ABBA. Photo by RB / Redferns

This song was not intended to be released as a single at all. However, a remixed version of "Lay All Your Love On Me" put together by the Disconet DJ service soared on the American dance charts resulting in a commercial 12-inch single. The song landed at #1 on the US dance chart and reached the top 10 in the UK becoming the biggest selling 12-inch single there to date reaching #7 on the pop singles chart. The descending sound of the vocals at the end of each verse coupled with a hymn-like chorus make "Lay All Your Love On Me" the most memorable of ABBA's songs to not be released as a standard single. The descending vocal effect was created by putting the vocal through a device which created a slightly lower-pitched recording of the vocal. The church congregation sound singing the chorus was created with a vocoder. "Lay All Your Love On Me" was included on the Super Trouper album. The electronic pop band Information Society brought "Lay All Your Love On Me" to the Billboard Hot 100 in 1989 peaking at #83.

The music video for "Lay All Your Love On Me" created by Epic Records used segments of other ABBA videos including "Take a Chance On Me," "Voulez-Vous," and "The Winner Takes It All."


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4. "SOS" - 1975

ABBA - "SOS". Courtesy Polar Music

"SOS" is one of ABBA's songs that has been highly praised by peers. In particular, John Lennon and Pete Townshend publicly stated their esteem for the song. There is an ominous sound in the rhythm and chord structure leading off in a minor key that led to more sophistication in the sound of ABBA's pop hits. Group member Bjorn Ulvaeus said that "SOS" was the song in which ABBA found their pop identity after three years of trying. "SOS" reached the top 10 in the UK and the top 20 in the US. The group's appearance on American Bandstand to perform "SOS" in 1975 is credited with a surge in the group's popularity in the US. 

The accompanying music video was directed by Swedish film director Lasse Hallstrom. He used special camera effects including filming the band from an overhead camera and using distortion of the group members' faces. "SOS" is the only charting hit single in the US in which both the title and the name of the artist are a palindrome.

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3. "Knowing Me Knowing You" - 1977

ABBA Knowing Me Knowing You
ABBA - "Knowing Me Knowing You". Courtesy Polar Music

This is perhaps the most elegant of ABBA's breakup songs and it was one of their first to deal with the topic. It was actually recorded before relationship issues between the members were made public. The song is filled with the gloom of an empty house, the lack of laughter, and bad days. "Knowing Me Knowing You" was a top 20 pop hit in the US and a #1 smash in the UK. It also broke into the top 10 on the US adult contemporary chart peaking at #7. Group member Benny Andersson counts it as one of ABBA's best recordings. The accompanying music video was directed by Lasse Hallstrom who later gained fame for directing the film My Life As a Dog.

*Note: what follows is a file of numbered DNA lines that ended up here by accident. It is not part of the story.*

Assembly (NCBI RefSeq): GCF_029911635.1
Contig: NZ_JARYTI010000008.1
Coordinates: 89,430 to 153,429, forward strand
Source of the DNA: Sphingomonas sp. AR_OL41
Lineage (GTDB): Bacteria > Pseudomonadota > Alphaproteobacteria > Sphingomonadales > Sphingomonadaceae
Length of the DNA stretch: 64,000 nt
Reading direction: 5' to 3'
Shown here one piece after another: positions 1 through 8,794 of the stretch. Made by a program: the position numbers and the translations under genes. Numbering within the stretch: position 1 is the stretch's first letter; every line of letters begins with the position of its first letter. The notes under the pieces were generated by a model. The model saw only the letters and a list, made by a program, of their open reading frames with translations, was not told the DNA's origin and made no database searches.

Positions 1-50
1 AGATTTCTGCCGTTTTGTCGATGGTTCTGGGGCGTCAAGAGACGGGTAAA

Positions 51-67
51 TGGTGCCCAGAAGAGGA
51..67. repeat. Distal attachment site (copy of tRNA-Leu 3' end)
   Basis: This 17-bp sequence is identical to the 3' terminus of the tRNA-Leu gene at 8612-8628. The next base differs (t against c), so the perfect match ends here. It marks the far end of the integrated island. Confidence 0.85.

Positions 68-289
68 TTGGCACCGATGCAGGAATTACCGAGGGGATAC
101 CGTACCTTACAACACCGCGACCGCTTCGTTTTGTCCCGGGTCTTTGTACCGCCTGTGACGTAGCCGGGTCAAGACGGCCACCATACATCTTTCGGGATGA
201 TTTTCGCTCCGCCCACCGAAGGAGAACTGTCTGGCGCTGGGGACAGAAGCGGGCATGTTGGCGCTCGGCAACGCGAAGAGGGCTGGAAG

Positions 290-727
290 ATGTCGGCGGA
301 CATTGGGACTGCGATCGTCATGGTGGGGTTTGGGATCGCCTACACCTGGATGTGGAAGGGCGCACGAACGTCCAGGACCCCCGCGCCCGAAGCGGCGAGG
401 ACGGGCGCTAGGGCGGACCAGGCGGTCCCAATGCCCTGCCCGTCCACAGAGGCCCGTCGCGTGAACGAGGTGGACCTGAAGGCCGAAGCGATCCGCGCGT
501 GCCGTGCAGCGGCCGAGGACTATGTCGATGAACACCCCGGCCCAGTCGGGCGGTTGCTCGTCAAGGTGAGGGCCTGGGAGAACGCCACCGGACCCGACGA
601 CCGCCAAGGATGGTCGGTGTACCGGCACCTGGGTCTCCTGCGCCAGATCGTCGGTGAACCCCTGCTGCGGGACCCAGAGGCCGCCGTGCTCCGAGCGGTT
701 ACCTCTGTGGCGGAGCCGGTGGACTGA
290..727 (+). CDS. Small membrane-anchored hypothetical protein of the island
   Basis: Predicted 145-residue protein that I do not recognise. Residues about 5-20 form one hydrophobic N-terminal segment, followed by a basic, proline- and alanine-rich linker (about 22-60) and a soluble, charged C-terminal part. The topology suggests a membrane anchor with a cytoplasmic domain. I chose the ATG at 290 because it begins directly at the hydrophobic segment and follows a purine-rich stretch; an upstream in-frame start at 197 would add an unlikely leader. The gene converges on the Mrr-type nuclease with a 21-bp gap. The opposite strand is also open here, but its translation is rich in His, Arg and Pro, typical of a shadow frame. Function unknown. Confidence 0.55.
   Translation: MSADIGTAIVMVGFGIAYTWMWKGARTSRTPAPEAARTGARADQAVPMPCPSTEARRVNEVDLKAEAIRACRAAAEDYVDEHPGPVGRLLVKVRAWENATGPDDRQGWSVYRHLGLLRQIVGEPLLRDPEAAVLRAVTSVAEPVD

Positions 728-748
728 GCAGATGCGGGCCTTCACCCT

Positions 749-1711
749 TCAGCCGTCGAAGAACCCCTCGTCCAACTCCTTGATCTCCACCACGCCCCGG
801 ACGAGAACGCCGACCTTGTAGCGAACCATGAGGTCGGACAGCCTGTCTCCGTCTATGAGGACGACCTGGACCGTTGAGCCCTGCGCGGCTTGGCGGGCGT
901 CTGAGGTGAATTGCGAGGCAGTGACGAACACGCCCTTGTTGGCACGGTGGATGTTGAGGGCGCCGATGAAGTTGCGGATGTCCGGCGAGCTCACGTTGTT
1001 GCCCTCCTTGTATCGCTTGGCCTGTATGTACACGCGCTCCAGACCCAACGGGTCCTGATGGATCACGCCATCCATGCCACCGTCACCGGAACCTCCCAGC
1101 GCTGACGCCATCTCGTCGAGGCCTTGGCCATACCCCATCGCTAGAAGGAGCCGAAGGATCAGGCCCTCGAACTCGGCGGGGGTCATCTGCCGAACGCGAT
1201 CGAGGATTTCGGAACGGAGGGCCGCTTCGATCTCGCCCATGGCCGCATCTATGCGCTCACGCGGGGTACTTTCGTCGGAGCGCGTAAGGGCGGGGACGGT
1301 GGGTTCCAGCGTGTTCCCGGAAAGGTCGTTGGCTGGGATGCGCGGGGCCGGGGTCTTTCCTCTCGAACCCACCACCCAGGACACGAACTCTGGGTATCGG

"Knowing Me Knowing You" was included on ABBA's fourth studio album Arrival which proved to be a major chart breakthrough in the US hitting #20 and became the group's first #1 charting album in the UK. It also includes the #1 smash hit single "Dancing Queen." The album cover is an iconic one for the group showing the members inside a helicopter. The album also introduced the group logo with "mirrored" B's facing opposite directions.

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2. "Take a Chance On Me" - 1978

ABBA Take a Chance On Me
ABBA - "Take a Chance On Me". Courtesy Polar Music

"Take a Chance On Me" is instantly memorable for the "take a chance, take a chance, take a chance chance" rhythmic backing vocals. The opening had its origins in a rhythm that group member Bjorn Ulvaeus would chant to himself while running. The song was one of the group's most successful on pop charts landing at #1 for three weeks in the UK and reaching the top 3 in the US. It also peaked at #9 on the US adult contemporary chart. The group Erasure brought "Take a Chance On Me" back to #1 in 1992 in the UK with their cover version.

"Take a Chance On Me" was the biggest hit single from ABBA's fifth studio album ABBA: The Album. It was originally planned to be released in the UK in December 1977, but pressing plants could not produce enough copies to meet demand before Christmas, so the album was not released in the UK until January. The album spent seven weeks at #1 in the UK and peaked at #14 in the US, the highest charting of all of the group's studio albums. 

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1. "Dancing Queen" - 1976

ABBA Dancing Queen
ABBA - "Dancing Queen". Courtesy Polar Music

From the opening keyboard glissando, "Dancing Queen" is pure pop elegance. It was debuted in 1976 on Swedish TV at a live gala in honor of the upcoming wedding of King Carl XVI Gustaf of Sweden and Silvia Sommerlath. The song went to #1 around the world including both the US and UK. One of the inspirations for writing and recording the song was George McCrae's disco smash "Rock Your Baby." The original demo for "Dancing Queen" was titled "Boogaloo." The group members have stated they knew it would be a hit while recording it in the studio. "Dancing Queen" was the lead single from ABBA's fourth studio album Arrival.

"Dancing Queen" has been identified as a precursor to what became Eurodisco, European disco music inspired by but distinctively different from American disco music. "Dancing Queen" is ABBA's only song listed by Rolling Stone as one of the 500 Greatest Songs of All Time. It was inducted into the Grammy Hall of Fame in 2015. "Dancing Queen" sold more than one million physical copies for a gold certification in the US. Since the rise of digital music, "Dancing Queen" has sold more than 500,000 digital copies.